The fundraiser is scheduled for 10 a.m. Saturday at the Copperas Cove Saddle Club Arena on Boys Ranch Road.

Moser said the event is free, but those who want to participate in the horse- riding events must register. A silent auction, bake sale, t-shirts and calendars will be available to purchase, she said. Donations also will be accepted. All proceeds go to Brady's medical costs.

"We're just very blessed to have the family and friends that we have, people who love us enough to just jump in and do everything they can to raise a penny for Jason," Hollis said. "It's awesome to have this much support."

Nathan Lawrenson encouraged Brady's friends and family that the best way to help is to let him know they're available at any hour of the day or night.

"Really, you don't need people to do a whole lot for you," he said. "You need people to say, 'We're here for you if you need something.'"

In addition to waiting for a double lung transplant, Brady also is waiting for a kidney transplant.

"He has to have the lung and the kidney transplant to live," Hollis said.

Emotion tugged at Hollis' voice when she spoke of her son and his will to live.

"Jason feels like he's invincible," she said. "He's my hero because he doesn't take things lightly, but he never thinks negatively, either."

A recent phone call from Dallas linebacker DeMarcus Ware is one thing working to keep Brady's spirits up.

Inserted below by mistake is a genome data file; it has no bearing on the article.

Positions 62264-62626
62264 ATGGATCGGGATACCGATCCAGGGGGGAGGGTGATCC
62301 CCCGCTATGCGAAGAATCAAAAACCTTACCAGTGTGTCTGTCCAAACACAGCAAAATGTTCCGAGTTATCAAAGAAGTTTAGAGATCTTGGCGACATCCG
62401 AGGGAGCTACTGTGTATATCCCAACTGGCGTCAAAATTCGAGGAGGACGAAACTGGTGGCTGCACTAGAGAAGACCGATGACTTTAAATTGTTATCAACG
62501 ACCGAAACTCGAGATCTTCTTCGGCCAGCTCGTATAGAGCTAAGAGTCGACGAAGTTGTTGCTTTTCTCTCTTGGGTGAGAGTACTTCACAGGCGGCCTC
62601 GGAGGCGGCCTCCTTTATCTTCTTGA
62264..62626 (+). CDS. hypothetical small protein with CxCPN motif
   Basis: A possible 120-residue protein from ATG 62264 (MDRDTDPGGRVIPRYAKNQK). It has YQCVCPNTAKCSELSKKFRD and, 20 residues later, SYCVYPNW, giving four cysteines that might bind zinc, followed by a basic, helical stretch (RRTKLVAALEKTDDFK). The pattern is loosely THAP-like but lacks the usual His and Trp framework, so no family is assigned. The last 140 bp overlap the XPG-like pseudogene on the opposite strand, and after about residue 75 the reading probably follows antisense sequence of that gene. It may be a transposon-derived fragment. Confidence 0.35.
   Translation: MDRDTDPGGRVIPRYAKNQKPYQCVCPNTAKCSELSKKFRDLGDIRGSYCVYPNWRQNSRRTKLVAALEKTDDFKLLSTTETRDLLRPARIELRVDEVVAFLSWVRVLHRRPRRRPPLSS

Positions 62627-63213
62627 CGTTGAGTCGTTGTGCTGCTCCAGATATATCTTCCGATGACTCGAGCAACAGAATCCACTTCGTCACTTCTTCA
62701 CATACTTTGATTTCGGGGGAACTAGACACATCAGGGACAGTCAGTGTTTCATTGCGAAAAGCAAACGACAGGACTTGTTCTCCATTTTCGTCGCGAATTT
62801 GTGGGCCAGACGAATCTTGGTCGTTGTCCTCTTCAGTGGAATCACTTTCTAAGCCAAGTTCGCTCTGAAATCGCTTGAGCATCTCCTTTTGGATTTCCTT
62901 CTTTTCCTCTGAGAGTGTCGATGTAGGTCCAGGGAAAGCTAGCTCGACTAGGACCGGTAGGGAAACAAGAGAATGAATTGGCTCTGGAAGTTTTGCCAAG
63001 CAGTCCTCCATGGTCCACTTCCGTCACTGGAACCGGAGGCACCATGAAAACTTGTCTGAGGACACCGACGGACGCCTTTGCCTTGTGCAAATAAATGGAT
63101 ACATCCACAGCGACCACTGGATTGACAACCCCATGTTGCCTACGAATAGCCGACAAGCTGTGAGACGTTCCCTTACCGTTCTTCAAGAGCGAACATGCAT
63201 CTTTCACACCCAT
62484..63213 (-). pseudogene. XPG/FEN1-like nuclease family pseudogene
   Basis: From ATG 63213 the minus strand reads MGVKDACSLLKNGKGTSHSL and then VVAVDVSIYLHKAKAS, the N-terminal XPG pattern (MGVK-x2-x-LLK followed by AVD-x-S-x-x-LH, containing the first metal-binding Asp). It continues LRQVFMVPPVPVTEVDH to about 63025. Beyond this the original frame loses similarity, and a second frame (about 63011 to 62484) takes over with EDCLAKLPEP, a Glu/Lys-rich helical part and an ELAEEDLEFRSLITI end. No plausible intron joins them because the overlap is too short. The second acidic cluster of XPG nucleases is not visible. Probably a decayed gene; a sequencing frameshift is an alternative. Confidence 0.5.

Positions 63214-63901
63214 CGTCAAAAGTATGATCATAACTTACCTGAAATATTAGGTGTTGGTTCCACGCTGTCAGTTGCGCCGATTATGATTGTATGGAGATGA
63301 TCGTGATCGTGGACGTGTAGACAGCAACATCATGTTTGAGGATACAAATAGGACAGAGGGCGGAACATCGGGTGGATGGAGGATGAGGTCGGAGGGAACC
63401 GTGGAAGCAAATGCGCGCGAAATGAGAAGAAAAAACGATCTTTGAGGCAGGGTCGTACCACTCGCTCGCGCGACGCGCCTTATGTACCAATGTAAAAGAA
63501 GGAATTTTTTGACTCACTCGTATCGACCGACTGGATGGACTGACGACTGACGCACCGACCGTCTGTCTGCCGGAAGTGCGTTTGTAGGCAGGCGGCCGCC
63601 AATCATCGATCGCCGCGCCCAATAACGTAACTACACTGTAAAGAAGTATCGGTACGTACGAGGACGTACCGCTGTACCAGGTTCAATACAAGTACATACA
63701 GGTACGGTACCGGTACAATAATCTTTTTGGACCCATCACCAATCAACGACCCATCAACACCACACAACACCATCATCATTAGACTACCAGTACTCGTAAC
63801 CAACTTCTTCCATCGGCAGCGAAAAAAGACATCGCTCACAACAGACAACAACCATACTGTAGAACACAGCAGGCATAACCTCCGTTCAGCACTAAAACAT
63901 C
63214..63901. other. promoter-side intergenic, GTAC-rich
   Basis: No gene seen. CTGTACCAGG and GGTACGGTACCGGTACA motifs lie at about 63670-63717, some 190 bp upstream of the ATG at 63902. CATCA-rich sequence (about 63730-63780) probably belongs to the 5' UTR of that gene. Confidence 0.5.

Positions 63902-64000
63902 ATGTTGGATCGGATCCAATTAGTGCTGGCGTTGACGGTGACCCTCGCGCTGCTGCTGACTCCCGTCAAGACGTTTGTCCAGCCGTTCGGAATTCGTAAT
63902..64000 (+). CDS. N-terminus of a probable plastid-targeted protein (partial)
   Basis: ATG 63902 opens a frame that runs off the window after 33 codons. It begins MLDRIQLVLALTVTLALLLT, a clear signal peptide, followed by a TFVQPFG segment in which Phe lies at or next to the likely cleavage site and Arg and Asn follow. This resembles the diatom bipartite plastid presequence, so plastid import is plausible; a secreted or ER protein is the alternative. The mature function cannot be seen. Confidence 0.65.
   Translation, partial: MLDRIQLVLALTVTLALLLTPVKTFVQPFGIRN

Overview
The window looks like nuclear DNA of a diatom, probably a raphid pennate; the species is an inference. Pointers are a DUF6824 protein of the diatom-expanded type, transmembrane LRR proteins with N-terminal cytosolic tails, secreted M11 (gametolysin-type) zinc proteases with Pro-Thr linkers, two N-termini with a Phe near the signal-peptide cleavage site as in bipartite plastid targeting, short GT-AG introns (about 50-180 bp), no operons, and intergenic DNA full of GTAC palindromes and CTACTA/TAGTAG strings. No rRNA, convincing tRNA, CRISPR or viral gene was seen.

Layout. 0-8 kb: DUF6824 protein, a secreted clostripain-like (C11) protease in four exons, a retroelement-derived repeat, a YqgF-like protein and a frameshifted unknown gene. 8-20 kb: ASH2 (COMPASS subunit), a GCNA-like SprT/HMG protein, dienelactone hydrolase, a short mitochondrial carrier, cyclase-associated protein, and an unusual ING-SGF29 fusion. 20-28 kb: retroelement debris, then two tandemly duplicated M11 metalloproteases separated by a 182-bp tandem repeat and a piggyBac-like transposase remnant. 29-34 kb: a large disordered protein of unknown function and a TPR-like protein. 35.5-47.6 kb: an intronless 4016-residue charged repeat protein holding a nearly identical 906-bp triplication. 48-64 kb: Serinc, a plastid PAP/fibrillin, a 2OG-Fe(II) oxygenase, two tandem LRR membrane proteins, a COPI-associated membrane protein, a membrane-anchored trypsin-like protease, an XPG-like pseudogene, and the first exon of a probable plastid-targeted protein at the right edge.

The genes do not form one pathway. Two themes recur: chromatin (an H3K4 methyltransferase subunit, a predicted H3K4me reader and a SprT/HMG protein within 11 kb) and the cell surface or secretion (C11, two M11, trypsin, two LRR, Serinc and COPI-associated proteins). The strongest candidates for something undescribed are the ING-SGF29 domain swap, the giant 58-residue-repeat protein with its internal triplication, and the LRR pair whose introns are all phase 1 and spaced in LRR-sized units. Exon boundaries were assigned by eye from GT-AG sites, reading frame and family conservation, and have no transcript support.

"It is all about dreams and hopes and things that keep you going," Hollis said. "That call from DeMarcus Ware really fired (Jason) up, and DeMarcus Ware told Jason that he would meet him...it gives him hope, keeps his dreams alive."

The phone call was arranged by a man on one of Brady's committees who had connections with Jerry Jones, the Dallas Cowboys' owner.

"God puts people in your life that make a huge difference," Hollis said.

For Tricia Lawrenson, the difference started when someone made the decision to become an organ donor.

"This second chance of life my donor has given me has allowed me to find purpose here on this earth and to live my life heartily," she said. "Each breath is a blessing and gift from God."

Contact Holly Wise at hwise@kdhnews.com or (254) 501-7474.